It seems this stems from which agency controls which maximum. For HSA limits the IRS is in control, for ACA compatible plan limits Health & Human Services (HHS) is in control. The IRS issued guidance in around May of 2015 including the upper limit of $13,100 for 2016, and in August HHS was more aggressive with the upper limits resulting in the $13,700 ...


2

I suppose one reason is that you could have a health care plan structured such that it is nothing more than an additional retirement plan. For example suppose a high income individual wants to save more for retirement. They could have an ultra-high deductible plan that they pay almost nothing for, but yet are able to take advantage of the triple tax ...


7

The government wants to encourage everyone to buy health insurance, because with more healthy people buying health insurance, the rates can be reduced for those that are less healthy. Ask yourself this: Why does the HSA require health insurance at all? Should you be able to make use of an HSA if you don't have any health insurance? The HSA is the carrot ...


2

Utilities: Whoever makes the contract with the utility company. Typically, that would be the person(s) living in the house and using the power/water/etc. Utility bills are not a government thing like taxes, which fall on you no matter what, you need to explicitly make them. When you move into a house (bought or rented), there is no contract, and if you don'...


4

Generally, the person whose name is on the utility bill is the person the utility has a contract with and can demand payment from. The owner is generally the person who has an insurance policy on the house, since their lender will insist upon this. The occupant may have their own policy (renter's insurance, eg) to cover their possessions as opposed to the ...


1

Congratulations! It sounds like you're off to a good start. Establishing credit history and starting a Roth IRA now and getting some investment in at this point is likely to save you a great deal later on. A good way to diversify investments in a Roth IRA is to use ETFs, especially index funds, which bundle a whole bunch of diverse investments together ...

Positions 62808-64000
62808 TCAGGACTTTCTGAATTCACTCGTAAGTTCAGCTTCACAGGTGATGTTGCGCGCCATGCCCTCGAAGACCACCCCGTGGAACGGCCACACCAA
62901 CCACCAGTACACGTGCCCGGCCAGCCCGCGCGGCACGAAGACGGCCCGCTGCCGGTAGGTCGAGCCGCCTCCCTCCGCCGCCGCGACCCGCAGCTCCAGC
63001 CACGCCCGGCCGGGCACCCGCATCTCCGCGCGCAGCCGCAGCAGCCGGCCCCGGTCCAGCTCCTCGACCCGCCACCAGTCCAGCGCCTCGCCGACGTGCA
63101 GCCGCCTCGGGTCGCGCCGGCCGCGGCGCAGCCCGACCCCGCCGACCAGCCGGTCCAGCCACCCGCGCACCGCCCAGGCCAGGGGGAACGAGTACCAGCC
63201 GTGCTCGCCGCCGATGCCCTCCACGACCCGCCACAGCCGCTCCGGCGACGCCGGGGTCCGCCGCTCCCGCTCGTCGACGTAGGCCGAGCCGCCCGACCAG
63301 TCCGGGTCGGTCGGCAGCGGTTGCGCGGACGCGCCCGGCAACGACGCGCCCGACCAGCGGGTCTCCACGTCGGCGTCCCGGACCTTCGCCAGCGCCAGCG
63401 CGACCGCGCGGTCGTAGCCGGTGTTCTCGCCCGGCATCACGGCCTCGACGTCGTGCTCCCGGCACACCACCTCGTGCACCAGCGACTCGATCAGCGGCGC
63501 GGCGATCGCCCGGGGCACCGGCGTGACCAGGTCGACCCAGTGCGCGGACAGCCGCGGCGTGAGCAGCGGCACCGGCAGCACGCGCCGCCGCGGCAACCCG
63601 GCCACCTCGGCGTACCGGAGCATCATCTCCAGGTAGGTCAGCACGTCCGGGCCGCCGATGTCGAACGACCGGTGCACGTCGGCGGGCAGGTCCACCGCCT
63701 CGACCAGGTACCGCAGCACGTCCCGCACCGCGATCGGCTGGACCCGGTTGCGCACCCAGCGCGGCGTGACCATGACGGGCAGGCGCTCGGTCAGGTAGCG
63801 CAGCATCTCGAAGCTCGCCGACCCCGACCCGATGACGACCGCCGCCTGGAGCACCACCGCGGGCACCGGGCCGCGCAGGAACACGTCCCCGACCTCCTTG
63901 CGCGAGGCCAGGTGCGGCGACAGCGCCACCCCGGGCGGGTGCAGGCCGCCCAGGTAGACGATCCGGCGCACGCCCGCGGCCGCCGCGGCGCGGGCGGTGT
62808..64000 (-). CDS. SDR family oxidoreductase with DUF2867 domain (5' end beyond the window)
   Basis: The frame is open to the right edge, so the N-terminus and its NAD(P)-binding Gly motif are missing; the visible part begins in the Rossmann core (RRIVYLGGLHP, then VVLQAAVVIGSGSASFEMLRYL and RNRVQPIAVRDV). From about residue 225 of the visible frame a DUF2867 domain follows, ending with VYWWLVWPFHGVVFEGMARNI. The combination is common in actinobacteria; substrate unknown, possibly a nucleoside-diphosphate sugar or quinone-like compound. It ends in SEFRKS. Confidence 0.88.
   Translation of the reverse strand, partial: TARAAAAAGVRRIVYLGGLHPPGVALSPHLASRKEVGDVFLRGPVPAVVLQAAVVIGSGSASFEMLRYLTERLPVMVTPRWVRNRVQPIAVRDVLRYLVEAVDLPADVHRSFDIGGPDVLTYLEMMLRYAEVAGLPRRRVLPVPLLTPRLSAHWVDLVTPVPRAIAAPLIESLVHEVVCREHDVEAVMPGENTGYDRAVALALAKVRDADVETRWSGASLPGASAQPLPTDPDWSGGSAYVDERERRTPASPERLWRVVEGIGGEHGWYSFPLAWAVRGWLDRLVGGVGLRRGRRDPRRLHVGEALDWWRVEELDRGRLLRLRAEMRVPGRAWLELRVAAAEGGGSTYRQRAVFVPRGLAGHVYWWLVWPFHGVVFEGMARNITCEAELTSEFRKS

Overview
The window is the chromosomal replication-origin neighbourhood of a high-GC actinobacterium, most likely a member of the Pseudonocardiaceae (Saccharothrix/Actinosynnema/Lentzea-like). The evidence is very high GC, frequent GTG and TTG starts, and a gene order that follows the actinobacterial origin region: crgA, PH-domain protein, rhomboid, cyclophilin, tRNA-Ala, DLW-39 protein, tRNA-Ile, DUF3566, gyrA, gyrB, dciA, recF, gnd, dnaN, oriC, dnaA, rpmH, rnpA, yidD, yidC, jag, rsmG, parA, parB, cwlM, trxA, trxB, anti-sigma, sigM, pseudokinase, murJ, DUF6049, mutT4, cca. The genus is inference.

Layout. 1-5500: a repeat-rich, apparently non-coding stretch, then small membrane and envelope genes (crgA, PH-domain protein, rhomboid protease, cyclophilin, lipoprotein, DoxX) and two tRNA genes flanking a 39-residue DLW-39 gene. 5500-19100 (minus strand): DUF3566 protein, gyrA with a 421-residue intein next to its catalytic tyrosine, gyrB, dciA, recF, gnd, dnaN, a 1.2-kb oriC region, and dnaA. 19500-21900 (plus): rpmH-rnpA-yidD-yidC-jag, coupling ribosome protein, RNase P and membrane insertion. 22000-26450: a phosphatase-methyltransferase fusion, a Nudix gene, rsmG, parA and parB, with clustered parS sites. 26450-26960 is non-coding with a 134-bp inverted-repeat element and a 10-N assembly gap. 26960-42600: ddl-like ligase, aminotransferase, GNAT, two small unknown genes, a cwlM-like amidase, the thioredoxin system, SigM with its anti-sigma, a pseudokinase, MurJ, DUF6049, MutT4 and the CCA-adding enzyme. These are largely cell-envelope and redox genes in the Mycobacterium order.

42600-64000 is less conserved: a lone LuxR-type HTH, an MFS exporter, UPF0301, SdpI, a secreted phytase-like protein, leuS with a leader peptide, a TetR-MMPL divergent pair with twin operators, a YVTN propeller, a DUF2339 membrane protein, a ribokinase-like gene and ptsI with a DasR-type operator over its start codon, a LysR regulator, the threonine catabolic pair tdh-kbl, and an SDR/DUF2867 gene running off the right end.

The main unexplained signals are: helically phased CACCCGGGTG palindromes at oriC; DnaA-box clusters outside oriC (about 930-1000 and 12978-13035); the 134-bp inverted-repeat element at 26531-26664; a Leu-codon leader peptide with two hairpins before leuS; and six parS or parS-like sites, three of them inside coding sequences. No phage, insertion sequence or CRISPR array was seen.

2

I've seen some conflicting information on this, but here is my understanding. Vaccinations are considered medicines by the IRS. Here is what IRS Pub 501 has to say about medicines: Medicines You can include in medical expenses amounts you pay for prescribed medicines and drugs. A prescribed drug is one that requires a prescription by a doctor for ...


3

Yes, copays and costs associated with vaccinations are qualified medical expenses under HSA guidelines. Receiving a vaccine is a service, not a prescription drug. You don't take the vaccine home with you. You can include in medical expenses amounts you pay for prescribed medicines and drugs. A prescribed drug is one that requires a prescription by a ...


2

Yes. While there are the normal annual enrollment periods, you are also granted a "special enrollment period" triggered by certain "qualifying life events." You'll typically have 60 days to make your election once you lose your prior coverage or have a different life event that would allow you to make a change. Some common qialifying life events are: ...


2

The restriction is per account, not per person. For example, if two people co-own an account, they still get only 6 transactions per month, not 12. Likewise, if you own two accounts, each one still gets 6 transactions. In any case, you should read the terms of each of your accounts to see whether your institution even cares (i.e. imposes some sort of ...


0

you need minimum of 25k otherwise youll reach a limit. you have to wait 3 days for the sale to clear unless youre on margin. dont buy anything based on idiots on twitter or the internet. however, theres some good people to follow though that know what theyre doing. dont listen to this guy saying that etrade or those platforms arent fast enough. they all ...